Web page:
Omololu Ogunmade in Abuja
President Muhammadu Buhari thursday in New York, United States, solicited the support of International Monetary Fund (IMF) and the World Bank in repatriating stolen funds from Nigeria.
The president made the appeal while addressing participants at a media launch with the theme: “Illicit Financial Flows and the Fight against Corruption: Curbing the Existence of Safe Havens – the Role of Africans in the Fight against Corruption.”
He told the participants that he had “enlisted the support of multi-lateral institutions like the World Bank, IMF, security agencies, and friendly nations to locate and recover and help repatriate stolen assets.”
Special Adviser to the President on Media and Publicity, Mr. Femi Adesina, in a statement, said the president recalled how he embarked on a trip to the Middle East in the first quarter of 2016 to canvass the return of stolen assets and simultaneously hand over the culprits for trial in Nigeria.
The statement also said the president recalled that in January 2017, Nigeria and United Arab Emirates (UAE) signed judicial treaties on extradition, transfer of convicted persons, and mutual legal assistance on criminal matters.
Furthermore, the statement added that the president also recalled that in March 2016, the Nigerian government and its Swiss counterpart signed a letter of intent on the restitution of forfeited assets illegally acquired in Switzerland to pave the way for repatriation of $321 million illicitly acquired.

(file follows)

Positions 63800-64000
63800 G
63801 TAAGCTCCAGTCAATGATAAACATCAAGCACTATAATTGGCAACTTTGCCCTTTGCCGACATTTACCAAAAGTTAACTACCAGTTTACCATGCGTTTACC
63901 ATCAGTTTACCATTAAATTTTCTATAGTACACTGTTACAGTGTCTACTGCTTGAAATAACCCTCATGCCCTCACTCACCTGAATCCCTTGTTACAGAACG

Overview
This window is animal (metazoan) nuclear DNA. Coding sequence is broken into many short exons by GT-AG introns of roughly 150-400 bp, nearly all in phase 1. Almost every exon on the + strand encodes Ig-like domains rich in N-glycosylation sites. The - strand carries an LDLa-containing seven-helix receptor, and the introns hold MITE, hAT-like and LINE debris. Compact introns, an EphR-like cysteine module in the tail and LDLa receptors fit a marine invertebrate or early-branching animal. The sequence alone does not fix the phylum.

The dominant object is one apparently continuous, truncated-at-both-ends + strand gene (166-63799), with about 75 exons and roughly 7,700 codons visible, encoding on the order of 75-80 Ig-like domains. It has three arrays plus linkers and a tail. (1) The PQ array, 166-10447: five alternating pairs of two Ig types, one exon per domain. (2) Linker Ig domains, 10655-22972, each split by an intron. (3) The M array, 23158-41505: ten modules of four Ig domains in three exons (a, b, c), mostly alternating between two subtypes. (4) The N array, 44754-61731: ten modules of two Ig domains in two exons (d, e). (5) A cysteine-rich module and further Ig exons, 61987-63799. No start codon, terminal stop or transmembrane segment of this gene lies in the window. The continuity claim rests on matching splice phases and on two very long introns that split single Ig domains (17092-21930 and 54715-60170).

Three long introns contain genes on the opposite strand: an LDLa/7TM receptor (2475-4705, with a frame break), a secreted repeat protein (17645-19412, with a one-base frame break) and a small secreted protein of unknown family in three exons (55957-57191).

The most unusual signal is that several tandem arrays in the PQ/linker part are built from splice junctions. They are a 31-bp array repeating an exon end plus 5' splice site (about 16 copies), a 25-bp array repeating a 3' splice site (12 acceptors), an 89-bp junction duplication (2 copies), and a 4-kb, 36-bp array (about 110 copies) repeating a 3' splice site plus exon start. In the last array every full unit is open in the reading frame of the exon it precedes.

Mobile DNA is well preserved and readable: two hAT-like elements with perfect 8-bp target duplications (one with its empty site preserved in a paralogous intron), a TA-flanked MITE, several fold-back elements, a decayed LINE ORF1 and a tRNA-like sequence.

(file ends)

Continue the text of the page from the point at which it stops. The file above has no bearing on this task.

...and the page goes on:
According to Adesina, Buhari noted that arrangements had been put in place for the monitoring, assessment and reporting of the United Nations 2030 Goals on Sustainable Development.
He also said Buhari appealed to Africans in the Diaspora to come up with suggestions aimed at combatting the menace of corruption on the continent.
The statement also said Buhari described corruption as a “cancer” which could only be checked by global efforts, recalling the negative impact of corruption on the continent.
It also said the president acknowledged the massive social and economic costs of corruption and illicit financial flows, lamenting that they have continued to impede growth and development of Africa.
The statement also said Buhari cited a study conducted in 2015 by an African Union Panel headed by former South African President, Thabo Mbeki, which it said estimated the flow of $50 billion illicit funds out of the continent every year.
“According to the report, about US$2.5billion of the US$50billion of Illicit Financial Flows was in respect of commercial activities.
“It is obvious that the continent still battles with grand corruption at the highest level, with Safe Havens, opaque systems in many recipient countries and the outright willingness of some advanced countries to harbour stolen funds from Africa,” he was quoted to have said.